Just when you thought it was safe to raise your cholesterol level without the simultaneous blare of baseball, volleyball and extreme wrestling from 30-plus TVs, along comes Cape Buffalo. Cape Buffalo is diversionary neurosis expressed in building materials and electronics--a multiuse venue with live music Friday and Saturday nights, billiard tables, a dining room and lots and lots of private party space. "We've got 4,000 square feet devoted to private parties," says Willie Stewart, who owns the yet-to-be-completed complex with his brother Cooper. "It's definitely a lot nicer than anything we own right now." Those other assets include the cavernous Pugsley's Library, an edible amusement-plex carved out of a former six-screen movie theater on Walnut Hill Lane, and Wizard's Sports Café in Richardson. But Cape Buffalo is the Stewart brothers' most ambitious project yet. Situated near the intersection of Addison Road and Trinity Mills, Cape Buffalo will cost the Stewart boys and their partners some $3.5 million and change when the doors open. Yet for all of that dough, the menu is wisely less than ambitious: burgers, pizzas, vegetable plates, brisket and salads. "I'm not going to go out there and try and compete with III Forks and P.F. Changs," says Willie Stewart. "We're going to have good American, affordable food." Cape Buffalo will also feature housemade barbecue sauce, which Stewart says was once credited with saving their barbecue sandwiches. Cape Buffalo should break by mid-July.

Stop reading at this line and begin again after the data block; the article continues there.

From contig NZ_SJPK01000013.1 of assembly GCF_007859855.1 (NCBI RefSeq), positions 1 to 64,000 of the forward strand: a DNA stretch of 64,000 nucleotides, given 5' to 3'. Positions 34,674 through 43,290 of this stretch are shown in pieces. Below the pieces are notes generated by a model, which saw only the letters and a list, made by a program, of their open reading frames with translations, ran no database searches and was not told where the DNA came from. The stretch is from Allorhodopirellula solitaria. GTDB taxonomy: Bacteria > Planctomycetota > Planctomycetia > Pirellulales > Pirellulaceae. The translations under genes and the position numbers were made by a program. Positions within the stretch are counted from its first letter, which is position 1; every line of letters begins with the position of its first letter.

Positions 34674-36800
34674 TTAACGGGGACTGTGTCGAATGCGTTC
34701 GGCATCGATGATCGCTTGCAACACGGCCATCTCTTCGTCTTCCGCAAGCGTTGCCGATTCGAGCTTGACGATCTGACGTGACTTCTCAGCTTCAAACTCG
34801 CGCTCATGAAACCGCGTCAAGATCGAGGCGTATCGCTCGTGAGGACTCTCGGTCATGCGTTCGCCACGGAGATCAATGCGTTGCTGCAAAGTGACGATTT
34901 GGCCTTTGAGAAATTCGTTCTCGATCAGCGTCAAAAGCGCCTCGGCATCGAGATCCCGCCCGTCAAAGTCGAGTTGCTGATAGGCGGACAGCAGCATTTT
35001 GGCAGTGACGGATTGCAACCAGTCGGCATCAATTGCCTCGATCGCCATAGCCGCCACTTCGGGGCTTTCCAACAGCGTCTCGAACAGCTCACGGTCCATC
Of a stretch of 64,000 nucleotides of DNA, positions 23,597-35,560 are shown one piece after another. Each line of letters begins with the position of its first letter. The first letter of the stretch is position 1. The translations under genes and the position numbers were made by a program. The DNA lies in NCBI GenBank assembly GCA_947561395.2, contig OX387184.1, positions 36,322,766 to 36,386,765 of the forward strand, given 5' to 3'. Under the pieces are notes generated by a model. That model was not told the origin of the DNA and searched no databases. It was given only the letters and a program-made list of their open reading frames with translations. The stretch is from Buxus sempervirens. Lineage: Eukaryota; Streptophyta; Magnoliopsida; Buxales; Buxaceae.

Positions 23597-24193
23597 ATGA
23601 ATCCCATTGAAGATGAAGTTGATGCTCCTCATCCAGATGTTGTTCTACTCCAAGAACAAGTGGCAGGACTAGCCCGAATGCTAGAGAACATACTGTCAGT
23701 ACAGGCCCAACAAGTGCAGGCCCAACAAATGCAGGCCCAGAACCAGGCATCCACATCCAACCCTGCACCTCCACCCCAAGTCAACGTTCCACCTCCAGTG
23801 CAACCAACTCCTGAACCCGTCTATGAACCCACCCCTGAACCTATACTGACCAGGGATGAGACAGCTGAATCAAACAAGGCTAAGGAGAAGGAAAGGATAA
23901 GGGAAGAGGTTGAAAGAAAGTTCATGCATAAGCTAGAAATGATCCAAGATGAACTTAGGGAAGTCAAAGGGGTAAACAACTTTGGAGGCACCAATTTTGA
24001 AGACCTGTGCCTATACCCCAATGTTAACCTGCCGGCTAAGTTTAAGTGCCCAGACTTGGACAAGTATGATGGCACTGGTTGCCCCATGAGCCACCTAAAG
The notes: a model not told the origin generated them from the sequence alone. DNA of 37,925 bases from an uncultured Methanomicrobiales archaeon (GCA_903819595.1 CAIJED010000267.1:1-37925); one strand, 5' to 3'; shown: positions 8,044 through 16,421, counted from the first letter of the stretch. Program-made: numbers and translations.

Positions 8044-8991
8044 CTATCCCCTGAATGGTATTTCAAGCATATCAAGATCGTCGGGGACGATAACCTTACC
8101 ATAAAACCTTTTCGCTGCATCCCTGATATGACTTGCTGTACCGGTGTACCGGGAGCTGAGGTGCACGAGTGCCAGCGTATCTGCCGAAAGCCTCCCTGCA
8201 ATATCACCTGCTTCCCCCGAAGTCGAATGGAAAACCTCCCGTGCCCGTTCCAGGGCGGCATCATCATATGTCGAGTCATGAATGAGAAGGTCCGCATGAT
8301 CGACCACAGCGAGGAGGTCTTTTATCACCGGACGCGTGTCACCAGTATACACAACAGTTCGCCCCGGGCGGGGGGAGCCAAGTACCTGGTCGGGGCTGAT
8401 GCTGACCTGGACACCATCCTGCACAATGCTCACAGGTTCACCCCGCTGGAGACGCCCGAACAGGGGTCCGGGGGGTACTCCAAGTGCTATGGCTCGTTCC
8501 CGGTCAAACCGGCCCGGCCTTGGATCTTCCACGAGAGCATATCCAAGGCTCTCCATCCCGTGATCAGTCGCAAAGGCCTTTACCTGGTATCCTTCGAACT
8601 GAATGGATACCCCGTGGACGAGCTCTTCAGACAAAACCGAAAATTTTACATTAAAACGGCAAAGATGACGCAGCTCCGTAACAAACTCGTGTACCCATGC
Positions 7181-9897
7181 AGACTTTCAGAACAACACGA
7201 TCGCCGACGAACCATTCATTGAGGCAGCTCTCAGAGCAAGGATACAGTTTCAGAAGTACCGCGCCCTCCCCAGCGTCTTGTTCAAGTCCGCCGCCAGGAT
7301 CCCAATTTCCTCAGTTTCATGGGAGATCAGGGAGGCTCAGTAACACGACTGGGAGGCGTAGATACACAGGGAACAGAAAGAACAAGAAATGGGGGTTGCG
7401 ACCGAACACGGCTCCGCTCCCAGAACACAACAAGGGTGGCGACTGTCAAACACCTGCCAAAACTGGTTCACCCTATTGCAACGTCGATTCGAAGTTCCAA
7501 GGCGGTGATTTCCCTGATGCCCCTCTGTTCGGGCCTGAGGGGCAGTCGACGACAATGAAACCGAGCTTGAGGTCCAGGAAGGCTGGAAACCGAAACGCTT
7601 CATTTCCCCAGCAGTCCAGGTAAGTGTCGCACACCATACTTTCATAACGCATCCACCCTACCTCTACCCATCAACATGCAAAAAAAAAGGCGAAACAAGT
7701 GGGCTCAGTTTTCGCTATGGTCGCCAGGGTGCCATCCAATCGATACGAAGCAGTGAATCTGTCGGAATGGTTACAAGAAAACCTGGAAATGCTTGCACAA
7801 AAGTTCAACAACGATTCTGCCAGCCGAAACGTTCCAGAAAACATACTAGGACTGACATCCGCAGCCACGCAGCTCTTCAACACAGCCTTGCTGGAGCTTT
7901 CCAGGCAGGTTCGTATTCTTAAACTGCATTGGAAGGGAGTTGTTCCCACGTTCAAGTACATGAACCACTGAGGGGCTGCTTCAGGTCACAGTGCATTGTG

Kent Ingram, the veteran restaurant manager who has stops at Voltaire, The Mansion on Turtle Creek and Stephan Pyles' Baby Routh on his résumé, recently exited his latest management slot at Steel Restaurant & Lounge, the upscale Japanese/Vietnamese restaurant launched by ex-Voltaire managing partner Khanh Dao. "He just wanted a change of scenery," says Khanh. "It was a mutual thing." Ingram was replaced by Rex Calentine, who was elevated from beverage manager to general manager...Slipped down low in the latest Del Frisco's Double Eagle Steak House press release is the bold claim that the Dallas version of this vaunted red-meat temple is the highest-grossing dinner restaurant in Texas, racking up gross sales of more than $10 million (based on data from the Texas Alcoholic Beverage Commission). With all of this red meat gathering so much green, it's interesting that Del Frisco's fussing over its latest menu introductions: stone crab claws and "fish-of-the-day with an exotic sauce." In the end, no matter how much money your meat makes, you eventually swim with the fishes.